Rarely has the gap between outlandish concept and pedestrian execution been quite so wide as it is with “The Man Who Killed Hitler and Then The Bigfoot.” Producer Robert D. Krzykowski’s long-aborning debut feature as writer-director must’ve had a passion project’s motivation behind it to reach realization. Yet it’s difficult from the final result to fathom just what the intended point was.
All its idiosyncrasy expended on that undeniably head-turning title, this low-key, literal-minded indie manages to make those marquee events pretty uninteresting. The rest is a surprisingly rote grumpy-old-coot character study that provides Sam Elliott another opportunity to amble respectably through a portrait of late-life discontent not so different from last year’s tepid “The Hero.”
Whatever expectations of a goofy and/or fantastical good time raised by that memorable moniker will go unfulfilled by a movie whose imagination seemingly ran dry after the title page was written. Commercial placements are going to be an uphill climb.
After an opening that teases the first of the two billed happenings here, we meet Elliott’s protagonist, Calvin Barr, a man of few words and no apparent job or family ties (save Larry Miller as younger brother Ed). Spending yet another evening on a small-town barstool, he’s halted on the way home by three would-be carjackers, giving him a chance to demonstrate that this old man can still kick butt when riled.
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Such physical resiliency appears to have already been noted by the FBI official (Ron Livingston) and Canadian government representative (Rizwan Manji) who land on Calvin’s door shortly thereafter. Despite his age, his tracking ability as an ex-spy and apparent rare blood immunity have made him the only viable candidate for a top-secret mission: killing Bigfoot. That fabled creature not only exists, but has fallen ill with some “nightmare plague” that could potentially wipe out all earthly life if its carrier isn’t destroyed. For this purpose, the initially reluctant Barr must journey solo into a 50-square-mile zone of quarantined Canuck wilderness.
When that quest finally commences, the film kicks into higher gear, albeit all too briefly. But throughout we get flashbacks to our hero’s long-ago prior assassination commission, when he used his skills as a multilinguist to infiltrate Nazi Germany and kill Der Fuhrer.
This is all pretty exciting, outré stuff … or so you would think. But it’s typical of the film’s odd, cardboard, comic-book take on history that when young Calvin (Irish thesp Aidan Turner of the “Poldark” series and “Hobbit” films) finally succeeds in his WW2 mission, we’re told it didn’t much matter because Germany came up with replacement “Hitlers” anyway.
Similarly, other key narrative threads trail off into nothingness. Taking up a great deal of bland screen time is the generic pre-war romance Calvin has with schoolteacher Maxine (Caitlin Fitzgerald). That relationship’s loss seemingly embittered him for the rest of his life, yet Krzykowski inexplicably can’t be bothered to explain just why or how his love object died prematurely.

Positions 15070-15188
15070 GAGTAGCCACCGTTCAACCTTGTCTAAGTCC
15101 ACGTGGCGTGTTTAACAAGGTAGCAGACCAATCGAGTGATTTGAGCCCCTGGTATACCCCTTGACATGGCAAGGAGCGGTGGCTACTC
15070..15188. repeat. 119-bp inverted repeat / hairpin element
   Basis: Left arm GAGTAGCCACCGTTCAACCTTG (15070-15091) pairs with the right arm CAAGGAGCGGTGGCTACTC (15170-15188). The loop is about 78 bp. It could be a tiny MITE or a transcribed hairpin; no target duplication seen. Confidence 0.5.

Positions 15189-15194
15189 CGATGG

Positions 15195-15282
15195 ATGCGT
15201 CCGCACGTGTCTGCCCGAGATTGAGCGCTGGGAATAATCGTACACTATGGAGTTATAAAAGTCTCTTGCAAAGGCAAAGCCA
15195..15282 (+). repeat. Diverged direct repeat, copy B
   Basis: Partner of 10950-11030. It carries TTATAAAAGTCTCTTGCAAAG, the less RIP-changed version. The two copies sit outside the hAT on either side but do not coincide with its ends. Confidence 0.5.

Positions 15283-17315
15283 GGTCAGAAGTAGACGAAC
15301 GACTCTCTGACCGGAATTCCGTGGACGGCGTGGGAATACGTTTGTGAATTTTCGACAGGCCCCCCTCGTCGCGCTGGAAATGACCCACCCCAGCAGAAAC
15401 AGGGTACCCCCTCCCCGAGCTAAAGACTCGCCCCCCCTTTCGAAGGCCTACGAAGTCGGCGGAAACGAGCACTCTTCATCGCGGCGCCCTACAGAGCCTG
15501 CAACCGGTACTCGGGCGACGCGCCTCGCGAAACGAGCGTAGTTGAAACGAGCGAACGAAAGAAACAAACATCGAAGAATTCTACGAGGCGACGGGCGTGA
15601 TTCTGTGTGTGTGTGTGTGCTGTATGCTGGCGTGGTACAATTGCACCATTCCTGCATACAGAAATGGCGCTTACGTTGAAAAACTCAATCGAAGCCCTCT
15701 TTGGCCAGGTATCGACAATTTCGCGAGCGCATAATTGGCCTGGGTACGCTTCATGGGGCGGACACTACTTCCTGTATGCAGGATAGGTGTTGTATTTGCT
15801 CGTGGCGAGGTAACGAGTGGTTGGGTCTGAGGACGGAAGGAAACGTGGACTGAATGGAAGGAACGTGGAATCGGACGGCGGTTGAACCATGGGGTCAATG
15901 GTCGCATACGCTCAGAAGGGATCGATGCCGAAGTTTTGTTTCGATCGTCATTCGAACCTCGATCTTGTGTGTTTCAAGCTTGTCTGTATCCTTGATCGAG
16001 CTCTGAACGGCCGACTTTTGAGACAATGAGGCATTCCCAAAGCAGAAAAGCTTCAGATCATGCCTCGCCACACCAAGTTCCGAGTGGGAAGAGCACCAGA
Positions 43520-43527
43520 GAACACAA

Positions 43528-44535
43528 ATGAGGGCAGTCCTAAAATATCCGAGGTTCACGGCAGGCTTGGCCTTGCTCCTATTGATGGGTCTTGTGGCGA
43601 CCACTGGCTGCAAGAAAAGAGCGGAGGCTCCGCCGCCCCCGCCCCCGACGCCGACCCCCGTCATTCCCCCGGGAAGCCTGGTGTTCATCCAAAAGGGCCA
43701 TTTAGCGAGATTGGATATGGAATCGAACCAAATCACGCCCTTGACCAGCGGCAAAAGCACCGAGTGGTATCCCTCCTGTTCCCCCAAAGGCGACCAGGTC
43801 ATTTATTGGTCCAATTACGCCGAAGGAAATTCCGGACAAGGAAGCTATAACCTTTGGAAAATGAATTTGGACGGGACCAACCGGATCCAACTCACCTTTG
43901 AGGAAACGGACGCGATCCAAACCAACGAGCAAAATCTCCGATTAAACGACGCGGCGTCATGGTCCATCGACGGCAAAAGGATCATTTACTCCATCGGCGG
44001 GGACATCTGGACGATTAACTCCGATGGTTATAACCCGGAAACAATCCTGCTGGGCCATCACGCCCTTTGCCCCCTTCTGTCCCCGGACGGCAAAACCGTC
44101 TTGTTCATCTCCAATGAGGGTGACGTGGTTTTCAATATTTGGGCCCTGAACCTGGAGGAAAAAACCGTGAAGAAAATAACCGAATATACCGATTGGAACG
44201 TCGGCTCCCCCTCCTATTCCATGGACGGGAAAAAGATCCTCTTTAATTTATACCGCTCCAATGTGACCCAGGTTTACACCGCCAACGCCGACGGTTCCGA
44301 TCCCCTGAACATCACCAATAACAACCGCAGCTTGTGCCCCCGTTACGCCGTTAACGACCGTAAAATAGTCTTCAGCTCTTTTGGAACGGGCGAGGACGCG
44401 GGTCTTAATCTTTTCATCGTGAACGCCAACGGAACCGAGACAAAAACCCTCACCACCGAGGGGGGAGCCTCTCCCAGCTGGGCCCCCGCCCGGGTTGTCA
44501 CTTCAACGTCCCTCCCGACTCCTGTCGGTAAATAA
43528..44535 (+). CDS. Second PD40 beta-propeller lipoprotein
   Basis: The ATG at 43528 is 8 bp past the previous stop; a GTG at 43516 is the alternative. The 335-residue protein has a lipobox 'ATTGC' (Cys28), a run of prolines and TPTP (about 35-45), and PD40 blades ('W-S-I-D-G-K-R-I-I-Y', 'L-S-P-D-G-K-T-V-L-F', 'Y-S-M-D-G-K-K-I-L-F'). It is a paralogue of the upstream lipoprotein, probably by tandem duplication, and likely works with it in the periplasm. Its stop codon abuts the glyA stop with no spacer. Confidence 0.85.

There are other strange lapses of scripting logic that might’ve passed as delightful quirks in a different movie, but here they seem to have been omitted through some mix of neglect and disinterest. What is Krzykowski interested in? It’s hard to tell. In part he seems to be creating a paean to an old-school heroic masculinity, at once modest, merciless, and very American. His two lead actors can embody that kind of archetype nimbly enough. But there’s no real connection between the aw-shucksy, tongue-tied young Calvin who courts Maxine, and the one who calmly sneaks across Europe to kill Hitler — or the older version who requires only a couple of weapons and some backpacking gear to slay Bigfoot. These one-dimensional protagonists don’t credibly evolve into one another, leaving a gaping 50-year psychological gap between them.
Though there are glimmers of humor here (the best visual gag being a Nazi watch with a swastika where the hands should be), this is mostly a bewilderingly earnest enterprise — a character drama sans depth, propped up by fantastical incidents depicted without much verve or absurdism. One can adjust to its being a mild movie with a wild title, but it’s not even a particularly good mild film. Your average Hallmark Movie might realize Krzykowski’s principal elder-angst themes for a suitable senior star with greater insight — though of course we wouldn’t get guest stars Adolf and Sasquatch.
The result is a puzzlingly innocuous curio with unconvincing period atmospherics, OK performances by under-utilized cast members, the occasional lively moment (most on the Bigfoot trail), and far too little eccentricity for a movie with this title. Acceptably crafted in most tech/design departments yet without much personality, “The Man Who Killed Hitler…” is the equivalent of a bowl of tapioca — a warm mush that tastes all wrong when you thought you’d ordered chili con carne, heavy on the hot sauce.